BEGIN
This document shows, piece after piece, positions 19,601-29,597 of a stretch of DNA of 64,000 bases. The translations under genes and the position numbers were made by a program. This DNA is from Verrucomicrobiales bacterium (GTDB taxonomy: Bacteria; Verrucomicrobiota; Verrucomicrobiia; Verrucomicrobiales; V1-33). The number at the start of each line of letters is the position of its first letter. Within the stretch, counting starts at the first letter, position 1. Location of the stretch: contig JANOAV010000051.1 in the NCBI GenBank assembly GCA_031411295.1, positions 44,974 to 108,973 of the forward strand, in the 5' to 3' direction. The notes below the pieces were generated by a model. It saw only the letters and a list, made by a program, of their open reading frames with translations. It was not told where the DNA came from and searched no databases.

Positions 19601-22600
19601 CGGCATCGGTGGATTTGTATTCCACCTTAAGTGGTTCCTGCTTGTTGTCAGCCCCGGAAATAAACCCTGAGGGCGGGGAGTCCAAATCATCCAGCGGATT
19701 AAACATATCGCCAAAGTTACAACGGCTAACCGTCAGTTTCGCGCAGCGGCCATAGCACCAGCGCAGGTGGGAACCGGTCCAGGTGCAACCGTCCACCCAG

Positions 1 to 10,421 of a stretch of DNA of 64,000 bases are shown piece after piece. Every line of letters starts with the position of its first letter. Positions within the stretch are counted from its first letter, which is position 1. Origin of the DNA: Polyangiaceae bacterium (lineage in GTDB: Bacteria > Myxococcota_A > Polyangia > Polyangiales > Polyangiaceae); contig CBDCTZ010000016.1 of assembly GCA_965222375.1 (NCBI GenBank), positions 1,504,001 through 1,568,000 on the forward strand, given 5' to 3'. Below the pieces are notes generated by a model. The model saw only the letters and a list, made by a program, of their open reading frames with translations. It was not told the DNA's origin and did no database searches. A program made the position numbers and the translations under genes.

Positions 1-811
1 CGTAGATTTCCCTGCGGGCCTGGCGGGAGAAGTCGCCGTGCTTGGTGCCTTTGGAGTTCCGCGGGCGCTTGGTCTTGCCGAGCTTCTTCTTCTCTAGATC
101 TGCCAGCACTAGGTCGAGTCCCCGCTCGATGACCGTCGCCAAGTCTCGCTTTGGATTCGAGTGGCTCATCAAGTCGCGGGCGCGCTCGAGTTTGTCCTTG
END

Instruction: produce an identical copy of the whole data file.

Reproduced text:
This document shows, piece after piece, positions 19,601-29,597 of a stretch of DNA of 64,000 bases. The translations under genes and the position numbers were made by a program. This DNA is from Verrucomicrobiales bacterium (GTDB taxonomy: Bacteria; Verrucomicrobiota; Verrucomicrobiia; Verrucomicrobiales; V1-33). The number at the start of each line of letters is the position of its first letter. Within the stretch, counting starts at the first letter, position 1. Location of the stretch: contig JANOAV010000051.1 in the NCBI GenBank assembly GCA_031411295.1, positions 44,974 to 108,973 of the forward strand, in the 5' to 3' direction. The notes below the pieces were generated by a model. It saw only the letters and a list, made by a program, of their open reading frames with translations. It was not told where the DNA came from and searched no databases.

Positions 19601-22600
19601 CGGCATCGGTGGATTTGTATTCCACCTTAAGTGGTTCCTGCTTGTTGTCAGCCCCGGAAATAAACCCTGAGGGCGGGGAGTCCAAATCATCCAGCGGATT
19701 AAACATATCGCCAAAGTTACAACGGCTAACCGTCAGTTTCGCGCAGCGGCCATAGCACCAGCGCAGGTGGGAACCGGTCCAGGTGCAACCGTCCACCCAG

Positions 1 to 10,421 of a stretch of DNA of 64,000 bases are shown piece after piece. Every line of letters starts with the position of its first letter. Positions within the stretch are counted from its first letter, which is position 1. Origin of the DNA: Polyangiaceae bacterium (lineage in GTDB: Bacteria > Myxococcota_A > Polyangia > Polyangiales > Polyangiaceae); contig CBDCTZ010000016.1 of assembly GCA_965222375.1 (NCBI GenBank), positions 1,504,001 through 1,568,000 on the forward strand, given 5' to 3'. Below the pieces are notes generated by a model. The model saw only the letters and a list, made by a program, of their open reading frames with translations. It was not told the DNA's origin and did no database searches. A program made the position numbers and the translations under genes.

Positions 1-811
1 CGTAGATTTCCCTGCGGGCCTGGCGGGAGAAGTCGCCGTGCTTGGTGCCTTTGGAGTTCCGCGGGCGCTTGGTCTTGCCGAGCTTCTTCTTCTCTAGATC
101 TGCCAGCACTAGGTCGAGTCCCCGCTCGATGACCGTCGCCAAGTCTCGCTTTGGATTCGAGTGGCTCATCAAGTCGCGGGCGCGCTCGAGTTTGTCCTTG